High above the flurry of the Yuksom bazaar, the Norbugang coronation site still exists today. A rather forgotten air hangs above the area. Set amidst trees strung with prayer flags, the complex houses a prayer hall, a large prayer wheel, a white stupa, and, across it, the coronation throne. Made of stacked stones, the rough-hewn throne sits under a large pine tree, with four seats, one for each of the patron saints.
Beliefs swirl around the complex: the chorten (stupa) contains soil and water from across Sikkim, water from the nearby Katok pond was sprinkled upon Phuntsog Namgyal during the consecration, and so on. With not a soul in sight, it’s easy to get lost in the sea of vertical red and yellow prayer flags.
In town, the newest addition is a glass-walled enclosure fitted with ceiling-high bronze prayer wheels inscribed with gold lettering. Across the road, a snow-capped peak shows itself, framed in the foreground by a cherry tree in all its pink-blossom-laden glory. Since there isn’t much else going on, I wander into the office of a trekking outfit, named Red Panda, to enquire about a possible route. Dhanraj Gurung, the owner, says it’s not possible given my lack of time, but does not turn me away. Instead, he treats me to steaming momos and tea, and drapes a traditional pale silk khada around my neck.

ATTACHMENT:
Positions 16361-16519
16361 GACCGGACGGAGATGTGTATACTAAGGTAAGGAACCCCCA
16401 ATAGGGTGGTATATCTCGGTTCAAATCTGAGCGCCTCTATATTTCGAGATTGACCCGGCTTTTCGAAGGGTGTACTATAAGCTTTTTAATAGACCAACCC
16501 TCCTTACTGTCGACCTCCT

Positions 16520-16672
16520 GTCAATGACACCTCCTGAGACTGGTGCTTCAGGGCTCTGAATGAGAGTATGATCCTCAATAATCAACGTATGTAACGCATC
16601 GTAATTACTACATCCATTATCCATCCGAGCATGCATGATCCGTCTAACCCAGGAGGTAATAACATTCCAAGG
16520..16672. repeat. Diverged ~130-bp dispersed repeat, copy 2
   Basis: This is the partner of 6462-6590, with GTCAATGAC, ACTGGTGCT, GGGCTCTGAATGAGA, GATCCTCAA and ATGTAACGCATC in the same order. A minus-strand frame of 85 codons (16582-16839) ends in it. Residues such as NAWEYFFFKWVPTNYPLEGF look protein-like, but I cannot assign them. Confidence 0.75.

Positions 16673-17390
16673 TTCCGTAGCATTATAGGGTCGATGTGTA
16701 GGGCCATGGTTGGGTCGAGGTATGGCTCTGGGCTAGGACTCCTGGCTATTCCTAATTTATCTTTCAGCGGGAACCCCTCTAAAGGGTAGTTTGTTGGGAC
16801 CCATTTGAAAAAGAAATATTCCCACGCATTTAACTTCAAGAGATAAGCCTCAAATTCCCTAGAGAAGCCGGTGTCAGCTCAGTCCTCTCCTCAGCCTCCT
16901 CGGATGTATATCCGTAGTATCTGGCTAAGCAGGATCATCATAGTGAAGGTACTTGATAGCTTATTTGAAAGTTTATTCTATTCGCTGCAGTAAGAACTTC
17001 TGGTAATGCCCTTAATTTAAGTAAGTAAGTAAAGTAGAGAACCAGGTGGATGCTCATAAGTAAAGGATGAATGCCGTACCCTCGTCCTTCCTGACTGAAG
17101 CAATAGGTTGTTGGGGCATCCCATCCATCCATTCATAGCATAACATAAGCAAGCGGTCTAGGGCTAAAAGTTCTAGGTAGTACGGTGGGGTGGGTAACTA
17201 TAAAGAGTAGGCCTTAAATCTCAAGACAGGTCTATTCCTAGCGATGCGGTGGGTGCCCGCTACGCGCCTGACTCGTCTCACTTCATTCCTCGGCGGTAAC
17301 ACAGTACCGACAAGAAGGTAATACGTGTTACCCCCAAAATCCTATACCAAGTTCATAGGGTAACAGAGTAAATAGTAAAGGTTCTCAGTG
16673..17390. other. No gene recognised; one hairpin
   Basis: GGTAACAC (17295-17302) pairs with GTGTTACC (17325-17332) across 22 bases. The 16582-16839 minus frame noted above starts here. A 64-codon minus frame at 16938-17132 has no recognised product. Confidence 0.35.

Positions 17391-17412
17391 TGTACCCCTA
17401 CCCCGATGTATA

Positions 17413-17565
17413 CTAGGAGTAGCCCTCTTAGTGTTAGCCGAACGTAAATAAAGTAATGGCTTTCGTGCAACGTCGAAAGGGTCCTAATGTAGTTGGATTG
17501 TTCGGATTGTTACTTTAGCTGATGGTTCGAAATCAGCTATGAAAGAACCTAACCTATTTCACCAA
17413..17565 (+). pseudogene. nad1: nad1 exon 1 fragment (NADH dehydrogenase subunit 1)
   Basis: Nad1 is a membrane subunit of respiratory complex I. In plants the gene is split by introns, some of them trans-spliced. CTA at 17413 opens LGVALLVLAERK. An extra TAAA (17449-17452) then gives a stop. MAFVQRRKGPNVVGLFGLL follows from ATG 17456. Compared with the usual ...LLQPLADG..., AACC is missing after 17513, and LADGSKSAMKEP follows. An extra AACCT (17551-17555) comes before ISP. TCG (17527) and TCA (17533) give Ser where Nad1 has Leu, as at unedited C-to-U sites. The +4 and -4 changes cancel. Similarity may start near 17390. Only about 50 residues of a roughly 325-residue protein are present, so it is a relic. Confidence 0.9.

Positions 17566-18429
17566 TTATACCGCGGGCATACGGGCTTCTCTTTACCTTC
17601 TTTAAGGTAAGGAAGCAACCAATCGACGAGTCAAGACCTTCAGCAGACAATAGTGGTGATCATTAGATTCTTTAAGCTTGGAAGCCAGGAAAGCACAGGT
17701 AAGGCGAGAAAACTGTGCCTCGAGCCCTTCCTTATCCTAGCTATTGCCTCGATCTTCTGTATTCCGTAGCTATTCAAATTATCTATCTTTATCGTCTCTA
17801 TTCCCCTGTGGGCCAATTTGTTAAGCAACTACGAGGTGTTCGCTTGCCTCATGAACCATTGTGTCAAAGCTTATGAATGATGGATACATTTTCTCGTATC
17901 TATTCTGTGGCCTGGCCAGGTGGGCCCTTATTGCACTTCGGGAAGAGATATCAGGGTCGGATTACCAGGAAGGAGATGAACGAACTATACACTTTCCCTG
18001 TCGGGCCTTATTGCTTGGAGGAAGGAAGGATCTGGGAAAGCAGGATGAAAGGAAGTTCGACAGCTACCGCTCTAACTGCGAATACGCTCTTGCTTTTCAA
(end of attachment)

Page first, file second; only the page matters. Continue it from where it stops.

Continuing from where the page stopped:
Sikkim’s diverse ethnic fabric has imbibed the diverse rituals and customs of its many communities – the Lepchas, Bhutias, Limboos and Nepalis. It’s only fitting, this age-old, traditional welcome in an ancient capital.